2015, Week 31

Rehearsal dinner arrangements sitting in my house last week, ready to be taken to Asheboro for the weekend celebrations.
Williams Wedding Flowers Weekend = SUCCESS!!
My mom and I had a blast harvesting and arranging wedding reception and rehearsal dinner flowers for my new sister-in-law this past weekend. Several photos are posted at the bottom of this email.
For all of you who purchased edamame bouquets from me last week, if they were bitter and unpalatable, please do let me know so that I may make it up to you by providing you a complimentary flower bouquet in the next week or so.
Edamame, as with all soybeans, have a very narrow harvest window. We grow a black-seeded heirloom variety (hence the bluish tinge to the beans – that is totally normal!) that we have been growing and saving seeds from for most of my life. We grow them in isolation from any nearby large-farm soybean fields because those are GMO fields and our crop is non-GMO, and we do not want them to cross-pollinate. Their flavor has always been the best I’ve ever tasted. But it’s been brought to my attention that they may not have all tasted very good this year. We have no means for irrigation until we dig a well, which is on the agenda for this winter. And due to this difficult combination of drought and sky-high temperatures, this season some once-familiar aspects of farming have become unpredictable. The few extra days from when I sampled the edamame until I harvested them to sell may have put some of them over the edge. Please let us make it up to you with a complimentary flower bouquet if your edamame bouquet was not good – we pride ourselves in growing high quality, delicious food, and do not want this mistake to potentially leave you with a permanent “bad taste in your mouth.”

Thank you for understanding!!

Ruth and I planted several rows of broccoli and collards last Wednesday. It’s going to be difficult to keep these alive in these hot temperatures but the season for planting has begun and we cannot delay if we want a good fall season. We will rotate through the fields with sprinklers on these young crops. These small crops do not require as much water as, say, full-grown tomato plants, so we can thankfully justify watering these a bit.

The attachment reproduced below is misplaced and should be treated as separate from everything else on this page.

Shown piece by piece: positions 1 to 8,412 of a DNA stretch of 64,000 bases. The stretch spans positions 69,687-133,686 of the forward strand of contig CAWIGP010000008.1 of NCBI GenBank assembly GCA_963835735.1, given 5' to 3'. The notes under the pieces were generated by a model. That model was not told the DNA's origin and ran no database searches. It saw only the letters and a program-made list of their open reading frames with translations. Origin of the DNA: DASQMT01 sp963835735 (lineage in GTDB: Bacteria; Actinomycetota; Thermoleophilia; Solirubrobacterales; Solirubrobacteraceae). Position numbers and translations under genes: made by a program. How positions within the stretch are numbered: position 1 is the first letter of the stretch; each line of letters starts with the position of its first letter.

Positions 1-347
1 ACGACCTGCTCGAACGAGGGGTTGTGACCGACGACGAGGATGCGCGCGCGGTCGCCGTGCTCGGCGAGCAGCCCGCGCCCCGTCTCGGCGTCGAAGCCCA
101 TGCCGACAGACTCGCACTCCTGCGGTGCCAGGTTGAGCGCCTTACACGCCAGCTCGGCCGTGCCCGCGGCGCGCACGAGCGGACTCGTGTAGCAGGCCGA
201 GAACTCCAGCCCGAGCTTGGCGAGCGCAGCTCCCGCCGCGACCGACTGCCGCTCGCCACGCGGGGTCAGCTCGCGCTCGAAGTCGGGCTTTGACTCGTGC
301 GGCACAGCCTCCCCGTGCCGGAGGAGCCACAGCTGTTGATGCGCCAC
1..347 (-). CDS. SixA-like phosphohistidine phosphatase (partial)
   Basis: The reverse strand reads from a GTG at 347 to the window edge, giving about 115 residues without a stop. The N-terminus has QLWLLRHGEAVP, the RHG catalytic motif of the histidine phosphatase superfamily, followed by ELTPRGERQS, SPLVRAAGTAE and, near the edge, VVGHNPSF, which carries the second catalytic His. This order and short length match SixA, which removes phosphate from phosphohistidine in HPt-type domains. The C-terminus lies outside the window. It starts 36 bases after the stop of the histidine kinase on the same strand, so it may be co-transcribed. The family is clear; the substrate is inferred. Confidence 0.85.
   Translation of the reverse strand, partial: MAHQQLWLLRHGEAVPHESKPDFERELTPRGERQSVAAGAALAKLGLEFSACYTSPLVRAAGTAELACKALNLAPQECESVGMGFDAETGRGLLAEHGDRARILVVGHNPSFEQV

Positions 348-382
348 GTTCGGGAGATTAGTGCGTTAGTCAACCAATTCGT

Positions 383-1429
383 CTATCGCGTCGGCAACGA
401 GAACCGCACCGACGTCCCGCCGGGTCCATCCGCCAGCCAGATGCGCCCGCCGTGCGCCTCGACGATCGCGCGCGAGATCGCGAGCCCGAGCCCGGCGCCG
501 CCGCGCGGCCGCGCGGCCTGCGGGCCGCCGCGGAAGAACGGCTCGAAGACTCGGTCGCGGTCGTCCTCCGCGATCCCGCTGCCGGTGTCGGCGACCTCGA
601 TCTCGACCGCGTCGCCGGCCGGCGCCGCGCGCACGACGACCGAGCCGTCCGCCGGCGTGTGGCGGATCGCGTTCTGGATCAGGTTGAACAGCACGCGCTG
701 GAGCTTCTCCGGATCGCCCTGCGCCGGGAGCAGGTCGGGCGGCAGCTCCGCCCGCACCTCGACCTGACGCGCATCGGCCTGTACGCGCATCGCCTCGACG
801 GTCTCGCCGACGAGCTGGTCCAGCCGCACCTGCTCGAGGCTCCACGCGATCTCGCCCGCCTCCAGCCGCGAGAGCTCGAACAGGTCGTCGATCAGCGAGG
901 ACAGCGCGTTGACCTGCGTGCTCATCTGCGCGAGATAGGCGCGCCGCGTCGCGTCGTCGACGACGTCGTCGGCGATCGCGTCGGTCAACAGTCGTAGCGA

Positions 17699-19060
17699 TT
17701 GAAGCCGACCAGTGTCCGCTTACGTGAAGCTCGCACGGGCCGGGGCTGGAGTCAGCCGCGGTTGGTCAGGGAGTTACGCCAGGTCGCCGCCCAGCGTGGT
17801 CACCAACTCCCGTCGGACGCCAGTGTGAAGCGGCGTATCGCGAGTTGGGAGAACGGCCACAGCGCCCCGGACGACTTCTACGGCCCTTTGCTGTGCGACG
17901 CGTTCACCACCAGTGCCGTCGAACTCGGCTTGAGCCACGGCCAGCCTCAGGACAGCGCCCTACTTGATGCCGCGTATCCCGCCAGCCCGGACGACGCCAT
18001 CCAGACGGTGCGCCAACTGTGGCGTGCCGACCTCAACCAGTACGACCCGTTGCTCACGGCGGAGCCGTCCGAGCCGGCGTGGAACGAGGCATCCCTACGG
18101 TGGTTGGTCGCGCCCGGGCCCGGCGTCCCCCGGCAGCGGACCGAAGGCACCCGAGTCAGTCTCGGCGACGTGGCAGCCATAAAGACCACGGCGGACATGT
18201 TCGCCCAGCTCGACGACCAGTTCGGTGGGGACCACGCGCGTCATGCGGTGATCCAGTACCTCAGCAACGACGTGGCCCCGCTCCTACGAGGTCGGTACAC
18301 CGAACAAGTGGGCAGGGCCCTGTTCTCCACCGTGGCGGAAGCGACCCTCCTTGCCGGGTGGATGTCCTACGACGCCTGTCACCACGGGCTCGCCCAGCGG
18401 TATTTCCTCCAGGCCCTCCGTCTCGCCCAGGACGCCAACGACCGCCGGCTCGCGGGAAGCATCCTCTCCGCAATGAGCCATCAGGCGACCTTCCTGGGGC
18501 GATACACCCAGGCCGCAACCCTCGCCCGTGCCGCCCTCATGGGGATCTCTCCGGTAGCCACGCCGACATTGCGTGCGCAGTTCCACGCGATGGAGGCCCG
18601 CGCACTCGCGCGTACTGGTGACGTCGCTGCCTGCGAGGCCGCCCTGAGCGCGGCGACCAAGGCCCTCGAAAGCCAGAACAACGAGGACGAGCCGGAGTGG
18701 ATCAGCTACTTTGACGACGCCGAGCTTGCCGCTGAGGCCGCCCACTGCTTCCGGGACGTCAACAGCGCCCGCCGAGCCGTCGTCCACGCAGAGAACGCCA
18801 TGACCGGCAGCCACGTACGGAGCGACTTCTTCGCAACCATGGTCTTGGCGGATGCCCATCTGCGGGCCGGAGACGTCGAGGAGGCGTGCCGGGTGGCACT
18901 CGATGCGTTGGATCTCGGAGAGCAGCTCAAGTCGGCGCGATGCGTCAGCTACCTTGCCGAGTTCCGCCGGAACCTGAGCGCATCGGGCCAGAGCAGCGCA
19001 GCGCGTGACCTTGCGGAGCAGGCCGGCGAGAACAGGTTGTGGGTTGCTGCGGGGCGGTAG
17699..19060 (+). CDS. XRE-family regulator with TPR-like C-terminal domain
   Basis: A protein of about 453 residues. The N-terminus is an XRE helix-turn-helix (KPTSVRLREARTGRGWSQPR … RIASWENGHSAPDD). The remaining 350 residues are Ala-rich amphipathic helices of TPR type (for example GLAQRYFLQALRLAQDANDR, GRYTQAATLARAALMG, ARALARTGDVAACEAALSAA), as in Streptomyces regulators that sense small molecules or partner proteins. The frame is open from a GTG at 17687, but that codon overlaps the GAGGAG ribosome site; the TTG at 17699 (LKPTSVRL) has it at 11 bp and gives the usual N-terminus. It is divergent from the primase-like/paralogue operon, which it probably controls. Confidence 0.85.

This drought and heat wave have been tough on all of the area farmers, as well as  our Renfrow gardening customers. My father, David, was just telling me how we have sold almost no canning jars this summer because no one has had any yield of green beans worth canning! The hardware business has been affected by everyone’s poor gardening year – so if your own garden is struggling, know that you are not alone!!We are so thankful that some things are going well – our tomatoes and figs taste as good as they always do! However the the tomato and pepper yields have been significantly reduced due to a problem with blossom-end rot that isn’t being solved by the usual remedy – adding calcium to the soil. We know there is plenty of calcium, but without moisture, the plant cannot take it up and thus solve this deficiency problem!

Have a great week and we hope to see you on Tuesday!
~Pressly Williams, Ruth Harris,
& the farm crew
Renfrow Farms Market 
is open this week on Tuesday, 10am-2pm.
409 W Charles Street
Downtown Matthews


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Below are just a few photos from this past weekend’s Williams wedding celebrations. I purchased the bride’s requested roses, hydrangeas, and baby’s breath, and combined them with all sorts of flowers from the farm.

Wedding Reception:

My handsome husband, without whom I would not have been able to make this weekend’s decorations happen for his brother and our new sister. He and my mom were instrumental help in this flower-filled event.

Rehearsal Dinner: